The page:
Political News

Talking to Senators, President Stays on (His Own) Message

Posted May 15, 2018 9:03 p.m. EDT

WASHINGTON — When presidents make the trip to Capitol Hill from the White House to address lawmakers, they usually have a request to make, a policy proposal to sell or an overarching message to deliver.

That did not appear to be the case on Tuesday, when President Donald Trump held forth for close to an hour during a closed-door lunch with Republican senators in a monologue that was part political update, part celebration and part comedy routine, according to several people present and others briefed on the meeting.

Trump steered clear of contentious topics, like an aide’s controversial remark about Sen. John McCain, R-Ariz., who has brain cancer — and no senators asked him about it.

He did not address his abrupt decision this week, announced on Twitter, to reconsider penalties against the Chinese electronics maker ZTE, which was punished for violating U.S. sanctions and is suspected of being a surveillance risk.

And he did not browbeat senators in person, as he has on Twitter, about changing their rules to make it easier to push through legislation along party lines or about scrapping their summer vacation to work on his agenda.

Instead, Trump talked about his accomplishments — including the surging economy; the decisions to withdraw from the Iran nuclear deal and to pursue nuclear disarmament talks with North Korea; and the opening of the U.S. Embassy in Jerusalem, which he said had saved U.S. taxpayers a substantial amount of money — and about his optimism over Republicans’ chances in the fall midterm elections.

“The president and Republican members of the Senate had a positive and productive lunch to discuss top issues like North Korea, Iran, trade and the midterms,” said Sarah Huckabee Sanders, the White House press secretary, without responding to several specific questions about Trump’s remarks.

Over a lunch of chicken and salad, Trump gave a speech interspersed with jokes and interrupted by only applause and a couple of friendly questions from senators, according to several people present and others briefed on the session who spoke on the condition of anonymity to describe a private discussion.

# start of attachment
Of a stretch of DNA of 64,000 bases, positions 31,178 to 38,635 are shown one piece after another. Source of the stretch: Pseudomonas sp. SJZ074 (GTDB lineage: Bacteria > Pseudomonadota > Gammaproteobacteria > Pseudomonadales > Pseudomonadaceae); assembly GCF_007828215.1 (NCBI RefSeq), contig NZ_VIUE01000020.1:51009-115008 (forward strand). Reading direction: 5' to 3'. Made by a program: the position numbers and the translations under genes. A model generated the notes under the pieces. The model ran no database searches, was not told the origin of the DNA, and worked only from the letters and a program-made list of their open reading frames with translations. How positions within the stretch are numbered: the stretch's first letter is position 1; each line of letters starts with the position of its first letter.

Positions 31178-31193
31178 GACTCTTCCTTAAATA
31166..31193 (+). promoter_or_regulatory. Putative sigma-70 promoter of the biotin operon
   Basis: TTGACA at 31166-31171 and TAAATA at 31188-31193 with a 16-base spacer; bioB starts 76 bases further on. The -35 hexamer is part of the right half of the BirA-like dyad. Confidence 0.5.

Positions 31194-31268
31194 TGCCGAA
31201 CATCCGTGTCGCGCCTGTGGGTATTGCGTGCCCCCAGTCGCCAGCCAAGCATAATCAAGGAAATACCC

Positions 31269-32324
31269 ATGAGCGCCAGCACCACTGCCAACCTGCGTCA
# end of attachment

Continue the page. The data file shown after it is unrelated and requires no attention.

Trump mused about his popularity in West Virginia, saying he might take up residence in the state. He singled out the sitting Democratic senator running for re-election, Joe Manchin — one of several Democrats facing voters in states that Trump won handily — saying he was always trying to hug him. But, Trump added, “He has a problem.”

The president thanked senators for their well wishes for his wife, Melania, who was at Walter Reed National Military Medical Center recovering from what the White House said was a medical procedure to treat a kidney condition, then he talked about her popularity. Melania Trump, he said, had really great poll numbers — so great that he has told her not to run against him.

And he recounted how he persuaded President Xi Jinping of China to release three American college basketball players arrested in Hangzhou, China, for shoplifting luxury goods, according to three people who were present or were told about his comments. Trump joked about the episode, marveling that three 7-foot-tall athletes could think that they could get away with stealing in a country where most people, he said, are around 5 feet tall.